Monday, June 22, 2015

Application Defects are a Real Problem

This past weekend was my high school's 30th year reunion get together in my hometown in Beaufort, SC, which is home to Parris Island and the awesome Marine Corps Air Station across town.  My companion purchased the tickets for us both using reward miles on her airline of choice via that airline's website.  She is a frequent flier on that airline for professional reasons so her profile contained her rewards program number and her TSA pre-check number.  I, on the other hand, don't fly on this particular airline much so I don't belong to their rewards program.  In fact, I don't fly often at all, since my job typically keeps me in the greater NYC metro area where I can drive everywhere that I need to go so I never filed for a TSA pre-check number either.

Imagine my dismay, then, when browsing our boarding passes revealed that my boarding pass said "TSA pre" on it.  "That's odd," we thought, and were sure that some other system would flag that as a mistake.  That didn't happen, though, and I was allowed to waltz through the high speed line without taking my shoes or belt off and walk through the much more lenient metal detector rather than the full body scanner.

Still, we chalked it up to a fluke.  After all, my companion printed the boarding passes at home.  We wouldn't have that luxury for the return trip and would be required to use the kiosk at the ticketing counter, and we were sure that this wouldn't happen again.  It did, however, and once again I was able to make it through security with the greatest of ease.

I can't say with 100% certainty what the cause is, but it is most likely an application defect that resides somewhere in the backend systems of either the airline or Sabre (which is the largest Global Distribution Systems provider for air bookings in North America, according to Wikipedia).  Regardless, you can understand why this is a real problem since any person with malicious intent could exploit this easily with very harmful results.

We've all read various research reports on the impact of application defects, but here are a few numbers for you:

  • 29% of an application developer's time is spent in some part of the problem resolution process, whether that is root cause determination or remediation of the actual defect.[1]

  • 6.7 days elapse from the time a defect is first observed until it is fixed[1]

  • The annual impact of application defects on the U.S. economy is $60 billion.[2]

  • It costs 30 times as much to fix a defect if it is detected in production.[2]

[1] Forrester Research
[2] NIST

These numbers, while interesting, really hit home when you consider that organizations are already under intense pressure to release new features and functionality more quickly than ever before.  This is compounded by the fact that many organizations have still not fully made the transition from Waterfall to an Agile SDLC methodology, so the process of releasing these new features is still quite cumbersome.  When a lot of time is spent remediating application defects, that means less time is being spent developing code or performing more unit tests.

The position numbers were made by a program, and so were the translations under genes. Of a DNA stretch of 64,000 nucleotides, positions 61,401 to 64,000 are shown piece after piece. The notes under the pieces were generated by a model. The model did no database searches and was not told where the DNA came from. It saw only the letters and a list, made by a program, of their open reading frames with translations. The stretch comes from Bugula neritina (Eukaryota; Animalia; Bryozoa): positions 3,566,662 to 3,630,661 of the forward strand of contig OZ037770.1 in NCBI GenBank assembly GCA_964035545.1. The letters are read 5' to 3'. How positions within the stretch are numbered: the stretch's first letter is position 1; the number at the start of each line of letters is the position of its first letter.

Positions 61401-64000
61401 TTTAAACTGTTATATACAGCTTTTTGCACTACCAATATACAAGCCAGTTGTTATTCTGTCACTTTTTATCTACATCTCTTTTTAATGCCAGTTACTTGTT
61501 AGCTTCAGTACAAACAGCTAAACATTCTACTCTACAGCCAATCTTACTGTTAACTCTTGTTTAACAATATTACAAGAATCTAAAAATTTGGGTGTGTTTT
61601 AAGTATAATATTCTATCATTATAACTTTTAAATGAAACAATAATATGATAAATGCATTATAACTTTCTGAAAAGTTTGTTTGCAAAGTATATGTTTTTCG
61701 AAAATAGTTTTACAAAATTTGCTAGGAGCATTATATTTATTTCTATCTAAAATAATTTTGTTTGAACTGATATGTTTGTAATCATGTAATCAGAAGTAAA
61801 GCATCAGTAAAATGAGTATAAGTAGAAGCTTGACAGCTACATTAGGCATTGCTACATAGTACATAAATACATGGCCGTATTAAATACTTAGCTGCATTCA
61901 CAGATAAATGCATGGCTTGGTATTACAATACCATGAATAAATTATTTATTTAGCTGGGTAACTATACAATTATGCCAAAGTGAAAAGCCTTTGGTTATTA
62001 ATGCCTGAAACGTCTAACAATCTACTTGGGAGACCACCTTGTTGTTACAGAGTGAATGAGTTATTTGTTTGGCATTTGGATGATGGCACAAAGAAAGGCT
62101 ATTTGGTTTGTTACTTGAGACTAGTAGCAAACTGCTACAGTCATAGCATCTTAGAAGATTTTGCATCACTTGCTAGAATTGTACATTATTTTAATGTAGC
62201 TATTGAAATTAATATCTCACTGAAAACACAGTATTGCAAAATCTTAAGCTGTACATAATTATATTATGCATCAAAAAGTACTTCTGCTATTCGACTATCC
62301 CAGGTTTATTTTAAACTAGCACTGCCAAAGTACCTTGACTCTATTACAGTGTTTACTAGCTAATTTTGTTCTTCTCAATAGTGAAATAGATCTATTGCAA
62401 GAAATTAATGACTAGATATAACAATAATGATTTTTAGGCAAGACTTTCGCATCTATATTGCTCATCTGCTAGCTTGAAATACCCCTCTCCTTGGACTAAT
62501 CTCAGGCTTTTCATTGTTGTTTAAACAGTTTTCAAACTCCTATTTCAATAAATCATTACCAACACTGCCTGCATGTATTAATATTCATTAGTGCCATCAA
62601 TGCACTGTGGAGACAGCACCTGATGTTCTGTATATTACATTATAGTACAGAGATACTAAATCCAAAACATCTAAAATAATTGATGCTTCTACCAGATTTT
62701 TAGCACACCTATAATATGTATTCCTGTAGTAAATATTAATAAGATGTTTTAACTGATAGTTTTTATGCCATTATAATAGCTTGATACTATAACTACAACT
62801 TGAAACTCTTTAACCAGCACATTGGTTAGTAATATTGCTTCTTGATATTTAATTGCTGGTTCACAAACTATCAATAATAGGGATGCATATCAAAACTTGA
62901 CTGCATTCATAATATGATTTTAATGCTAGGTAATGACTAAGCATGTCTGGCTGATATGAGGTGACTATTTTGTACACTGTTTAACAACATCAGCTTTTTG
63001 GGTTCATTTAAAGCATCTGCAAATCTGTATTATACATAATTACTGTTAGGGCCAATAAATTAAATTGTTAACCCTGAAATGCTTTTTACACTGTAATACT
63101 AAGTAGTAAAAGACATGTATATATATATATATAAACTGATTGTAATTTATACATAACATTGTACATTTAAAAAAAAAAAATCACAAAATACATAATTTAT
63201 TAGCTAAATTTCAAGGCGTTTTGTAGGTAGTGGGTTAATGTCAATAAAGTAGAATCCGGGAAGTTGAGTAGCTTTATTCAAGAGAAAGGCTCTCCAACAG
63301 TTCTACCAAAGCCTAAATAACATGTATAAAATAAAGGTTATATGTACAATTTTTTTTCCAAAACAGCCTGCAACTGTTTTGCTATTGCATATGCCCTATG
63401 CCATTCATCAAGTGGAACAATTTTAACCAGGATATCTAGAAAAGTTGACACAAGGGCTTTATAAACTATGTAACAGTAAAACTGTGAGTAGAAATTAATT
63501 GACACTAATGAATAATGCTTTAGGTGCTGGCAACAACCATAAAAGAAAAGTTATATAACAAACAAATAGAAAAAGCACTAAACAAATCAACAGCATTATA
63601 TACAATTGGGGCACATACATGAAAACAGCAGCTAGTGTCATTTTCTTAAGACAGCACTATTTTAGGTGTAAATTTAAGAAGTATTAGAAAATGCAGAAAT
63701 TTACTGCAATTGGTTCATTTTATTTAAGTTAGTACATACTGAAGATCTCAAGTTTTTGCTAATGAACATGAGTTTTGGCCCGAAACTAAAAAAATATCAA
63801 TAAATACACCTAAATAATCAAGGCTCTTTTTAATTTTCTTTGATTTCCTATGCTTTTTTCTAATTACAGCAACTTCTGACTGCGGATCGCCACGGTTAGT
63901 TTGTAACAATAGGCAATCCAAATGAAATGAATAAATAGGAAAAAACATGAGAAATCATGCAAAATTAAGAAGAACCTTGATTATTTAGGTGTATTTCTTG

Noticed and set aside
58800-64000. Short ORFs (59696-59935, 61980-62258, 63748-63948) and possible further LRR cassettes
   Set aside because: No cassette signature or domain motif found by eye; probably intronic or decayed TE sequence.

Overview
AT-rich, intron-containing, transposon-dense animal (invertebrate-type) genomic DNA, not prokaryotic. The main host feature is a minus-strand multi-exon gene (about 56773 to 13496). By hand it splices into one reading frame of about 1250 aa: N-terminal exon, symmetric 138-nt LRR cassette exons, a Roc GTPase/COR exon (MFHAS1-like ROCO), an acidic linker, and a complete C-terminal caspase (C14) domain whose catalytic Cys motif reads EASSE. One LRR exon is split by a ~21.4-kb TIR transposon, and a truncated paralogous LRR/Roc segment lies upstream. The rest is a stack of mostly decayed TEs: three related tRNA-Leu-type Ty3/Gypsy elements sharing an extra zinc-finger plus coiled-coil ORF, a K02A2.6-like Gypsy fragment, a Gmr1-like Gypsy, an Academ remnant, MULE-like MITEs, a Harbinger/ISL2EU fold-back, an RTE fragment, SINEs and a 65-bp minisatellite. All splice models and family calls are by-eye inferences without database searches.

What can be done?  One of the obvious solutions is to switch to an Agile SDLC methodology.  Other viable solutions that address significant parts of the problem are:

Virtualize the backend systems.  Using a solution like CA Service Virtualization or a similar solution from IBM or HP, you can isolate live code so that defects uncovered during testing are more quickly found.  Furthermore, virtual services developed by such solutions eliminate the need to have access to downstream systems all of the time, allowing developers to work in parallel, resulting in savings of 30% or more time from inception to release.

Accelerate testing.  This means more than just developing test scripts that can be automated.  Automatic generation of test scripts - "automating the automation" - as well as the synthetic generation of test data that eliminates the multi-week wait time between regression suite runs that are required to allow the DBAs to pull a new copy of the production data and mask it so that regulatory standards are met.  CA Continuous Application Insight, CA Data Finder, BMC AppSight, and IBM Optum provide various capabilities in these areas.

Get insight into your application.  Applications are complex, and long gone are the days when people understood what happens after you issue a request to a downstream component or another application with which you integrate.  Being able to see the various components being invoked along with the data used in each invocation is invaluable to a developer, especially if the tester can generate a document containing this information when the defect is first observed.

Contrast that with the effort to reset the environment, re-execute the test case, get the defect to happen for the exact same reason, all while documenting everything that they were doing.  Forrester once reported that 25% of all defects are rejected as irreproducible and that nearly half of their respondents said they spend over an hour cumulative per defect documenting what happened.  CA Continuous Application Insight, CA APM, and BMC AppSight (and others, undoubtedly) provide various capabilities in this area.

The point is that application defects will always exist.  But there really aren't legitimate reasons why something as simple as the defect that I personally encountered have to exist.  And when the stakes are as high as they are when you have a plane full of passengers, it is the responsibility of every organization to ensure that the applications they produce are of the highest quality.

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